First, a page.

On June 27th, 2023, Detroiters and folks across SE Michigan woke up unable to see more than a few yards down the road and to reports that the city had been ranked as having the worst air quality in the world. The sky was the kind of smoggy orange and brown hue we associate with movies about dystopian futures in which humanity has finally reached some form of apocalyptic endpoint and the characters venturing out into the world don gas masks and hope for the best as they try to survive their new normal. The smoke was the result of what has now been deemed Canada’s worst wildfire season on record. As of the last report, some 42.7 million acres of land have burned.
It was the same day I had to take my 9-year-old daughter to the pharmacy so she could get a COVID booster before being allowed to attend her summer camp. We dug out a few paper masks and reluctantly headed out. Our eyes burned. Our throats burned. The air smelled like a campfire. Very few people were on the street as we’d been warned to stay inside if possible. My daughter looked at me at one point and asked “Mom, is it safe to be out here? Are we going to die!” She was half joking. But she was also half serious. And, in that moment, as I worried about both our bodies’ ability to handle the thick toxic air, the only thing I could do was answer her truthfully “I don’t know” and then answer her with a soothing lie “but, don’t worry, we’ll be fine.”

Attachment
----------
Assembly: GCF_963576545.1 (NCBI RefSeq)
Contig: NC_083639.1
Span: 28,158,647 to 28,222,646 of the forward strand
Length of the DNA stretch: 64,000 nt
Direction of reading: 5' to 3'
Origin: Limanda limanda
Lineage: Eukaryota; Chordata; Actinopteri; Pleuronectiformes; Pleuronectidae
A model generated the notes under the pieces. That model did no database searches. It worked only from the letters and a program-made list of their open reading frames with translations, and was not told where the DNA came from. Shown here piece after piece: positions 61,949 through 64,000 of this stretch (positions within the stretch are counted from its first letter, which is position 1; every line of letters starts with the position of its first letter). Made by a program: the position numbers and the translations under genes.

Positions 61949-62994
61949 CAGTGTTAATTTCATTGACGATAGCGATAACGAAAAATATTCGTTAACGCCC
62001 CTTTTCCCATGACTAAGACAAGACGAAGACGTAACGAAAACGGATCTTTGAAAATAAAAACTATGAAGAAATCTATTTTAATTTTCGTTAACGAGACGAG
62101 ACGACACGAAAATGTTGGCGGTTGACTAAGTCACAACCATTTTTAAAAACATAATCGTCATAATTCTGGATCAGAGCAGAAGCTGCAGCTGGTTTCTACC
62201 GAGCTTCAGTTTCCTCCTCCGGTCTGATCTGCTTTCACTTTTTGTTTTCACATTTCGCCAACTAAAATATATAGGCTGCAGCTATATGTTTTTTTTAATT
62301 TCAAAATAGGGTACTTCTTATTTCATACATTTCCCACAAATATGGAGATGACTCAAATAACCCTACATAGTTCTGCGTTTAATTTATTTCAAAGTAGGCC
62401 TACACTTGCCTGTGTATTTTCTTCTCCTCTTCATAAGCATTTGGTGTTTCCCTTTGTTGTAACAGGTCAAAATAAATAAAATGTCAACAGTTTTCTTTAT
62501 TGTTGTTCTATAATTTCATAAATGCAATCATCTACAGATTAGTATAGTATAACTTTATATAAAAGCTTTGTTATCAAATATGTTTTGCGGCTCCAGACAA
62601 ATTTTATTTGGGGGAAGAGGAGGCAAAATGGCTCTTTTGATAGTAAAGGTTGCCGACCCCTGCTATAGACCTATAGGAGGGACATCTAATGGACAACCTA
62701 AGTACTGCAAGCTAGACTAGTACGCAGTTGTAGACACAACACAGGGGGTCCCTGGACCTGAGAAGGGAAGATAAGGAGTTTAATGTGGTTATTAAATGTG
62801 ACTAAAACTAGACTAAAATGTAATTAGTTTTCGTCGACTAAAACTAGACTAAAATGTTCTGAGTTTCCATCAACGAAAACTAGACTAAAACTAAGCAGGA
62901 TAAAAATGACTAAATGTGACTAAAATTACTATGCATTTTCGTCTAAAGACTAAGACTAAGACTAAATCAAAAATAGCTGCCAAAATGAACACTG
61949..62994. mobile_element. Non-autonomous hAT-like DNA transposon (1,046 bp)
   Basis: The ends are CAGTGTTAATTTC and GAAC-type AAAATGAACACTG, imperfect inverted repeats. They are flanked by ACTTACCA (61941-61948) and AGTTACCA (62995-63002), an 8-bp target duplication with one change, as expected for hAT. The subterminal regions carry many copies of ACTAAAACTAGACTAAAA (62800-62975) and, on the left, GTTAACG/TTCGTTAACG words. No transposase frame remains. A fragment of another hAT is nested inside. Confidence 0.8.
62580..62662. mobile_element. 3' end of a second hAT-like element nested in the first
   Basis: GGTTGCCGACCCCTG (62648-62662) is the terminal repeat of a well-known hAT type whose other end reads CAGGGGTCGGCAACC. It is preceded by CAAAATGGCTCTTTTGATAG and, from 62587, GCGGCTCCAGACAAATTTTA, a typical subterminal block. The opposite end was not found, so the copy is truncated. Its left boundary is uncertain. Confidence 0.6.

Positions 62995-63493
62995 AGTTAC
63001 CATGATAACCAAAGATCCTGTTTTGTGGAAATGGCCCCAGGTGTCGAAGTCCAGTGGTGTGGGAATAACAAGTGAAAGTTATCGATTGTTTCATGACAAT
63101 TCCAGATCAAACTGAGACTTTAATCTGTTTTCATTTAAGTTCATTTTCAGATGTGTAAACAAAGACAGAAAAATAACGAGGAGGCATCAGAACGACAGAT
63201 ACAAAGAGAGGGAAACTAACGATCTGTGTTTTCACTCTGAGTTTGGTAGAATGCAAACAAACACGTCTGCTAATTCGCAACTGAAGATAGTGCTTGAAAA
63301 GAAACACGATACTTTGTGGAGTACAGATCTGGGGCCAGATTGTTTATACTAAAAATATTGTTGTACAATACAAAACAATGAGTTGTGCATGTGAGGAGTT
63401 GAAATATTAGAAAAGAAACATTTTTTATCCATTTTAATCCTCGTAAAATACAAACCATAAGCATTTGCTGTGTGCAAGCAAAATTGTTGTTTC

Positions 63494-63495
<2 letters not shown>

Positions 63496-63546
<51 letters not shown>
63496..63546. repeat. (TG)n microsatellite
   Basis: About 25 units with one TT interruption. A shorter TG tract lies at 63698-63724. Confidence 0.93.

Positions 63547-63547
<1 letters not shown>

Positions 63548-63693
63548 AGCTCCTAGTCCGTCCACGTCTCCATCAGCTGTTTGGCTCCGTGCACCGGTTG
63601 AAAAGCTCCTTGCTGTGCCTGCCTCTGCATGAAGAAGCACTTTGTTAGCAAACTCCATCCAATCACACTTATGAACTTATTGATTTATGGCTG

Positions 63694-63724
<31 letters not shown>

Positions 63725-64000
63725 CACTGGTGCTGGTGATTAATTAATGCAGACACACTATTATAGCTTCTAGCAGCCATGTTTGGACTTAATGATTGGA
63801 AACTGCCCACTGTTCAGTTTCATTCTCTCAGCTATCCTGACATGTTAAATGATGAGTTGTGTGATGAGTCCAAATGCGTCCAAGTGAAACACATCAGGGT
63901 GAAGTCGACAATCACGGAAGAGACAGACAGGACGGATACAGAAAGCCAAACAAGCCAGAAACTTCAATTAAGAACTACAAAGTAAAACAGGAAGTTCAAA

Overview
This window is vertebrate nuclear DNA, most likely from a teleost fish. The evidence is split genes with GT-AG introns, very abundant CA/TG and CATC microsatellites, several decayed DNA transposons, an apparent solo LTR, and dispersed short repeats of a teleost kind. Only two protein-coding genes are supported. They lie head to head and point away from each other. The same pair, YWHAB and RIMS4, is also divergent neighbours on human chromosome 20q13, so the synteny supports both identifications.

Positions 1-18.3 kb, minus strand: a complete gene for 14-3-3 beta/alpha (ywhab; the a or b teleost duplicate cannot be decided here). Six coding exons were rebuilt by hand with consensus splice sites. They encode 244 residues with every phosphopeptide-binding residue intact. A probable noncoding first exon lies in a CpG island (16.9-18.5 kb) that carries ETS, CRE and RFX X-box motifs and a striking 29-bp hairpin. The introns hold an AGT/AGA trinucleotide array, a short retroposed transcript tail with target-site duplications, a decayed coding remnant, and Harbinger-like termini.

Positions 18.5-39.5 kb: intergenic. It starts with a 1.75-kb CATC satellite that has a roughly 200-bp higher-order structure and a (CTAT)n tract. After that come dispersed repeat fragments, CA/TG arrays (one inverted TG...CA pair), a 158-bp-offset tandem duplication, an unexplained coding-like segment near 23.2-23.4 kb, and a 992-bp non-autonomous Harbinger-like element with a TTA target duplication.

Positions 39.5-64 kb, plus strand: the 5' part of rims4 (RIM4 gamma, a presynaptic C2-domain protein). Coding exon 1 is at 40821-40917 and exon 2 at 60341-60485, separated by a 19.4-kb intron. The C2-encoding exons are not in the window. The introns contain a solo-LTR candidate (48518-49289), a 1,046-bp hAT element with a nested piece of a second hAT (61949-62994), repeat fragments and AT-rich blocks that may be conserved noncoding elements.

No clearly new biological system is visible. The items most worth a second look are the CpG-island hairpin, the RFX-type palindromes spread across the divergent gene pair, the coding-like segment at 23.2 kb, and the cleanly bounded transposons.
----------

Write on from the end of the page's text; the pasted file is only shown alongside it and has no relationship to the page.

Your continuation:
Right now, we are in what the world’s top scientists have designated as the epoch of the 6th great extinction. As global temperatures rise, due to the extractive, destructive, and selfish policies related to neo-liberal capitalist state and corporate policy, havoc is being wrought. As profit is continuously prioritized over life (be it human or not), our global ecosystem is put into deeper and deeper distress. Terrain which acts as buffers for flooding (like mangroves and natural mountain formations that help mitigate torrential rock and mudslides) are dying or being torn apart so we can build cruise ship ports or mine for rare earth minerals, leaving communities dangerously vulnerable to even light rain. Forests are clear cut leading to the rise of new diseases and increasing endemics. Whole regions have become unlivable by any creature due to oil and chemical spills. Access to fresh water is threatened by toxic runoff or aquifer depletion by corporate and state actors. More and more humans are displaced leading to escalating refugee crises as people flee decimated lands. Countless species of plants, animals, and bugs, are wiped from existence every day as their habitats are poisoned, burned, or destroyed in our unyielding incursion upon their space for more and more and more.
And yet, for some reason, a shocking number of people refuse to accept this reality, refuse to accept their role in this terrestrial genocide, and continue to soothe themselves with the same kind of self serving misdirection I used on my daughter “Don’t worry, we’ll be fine.”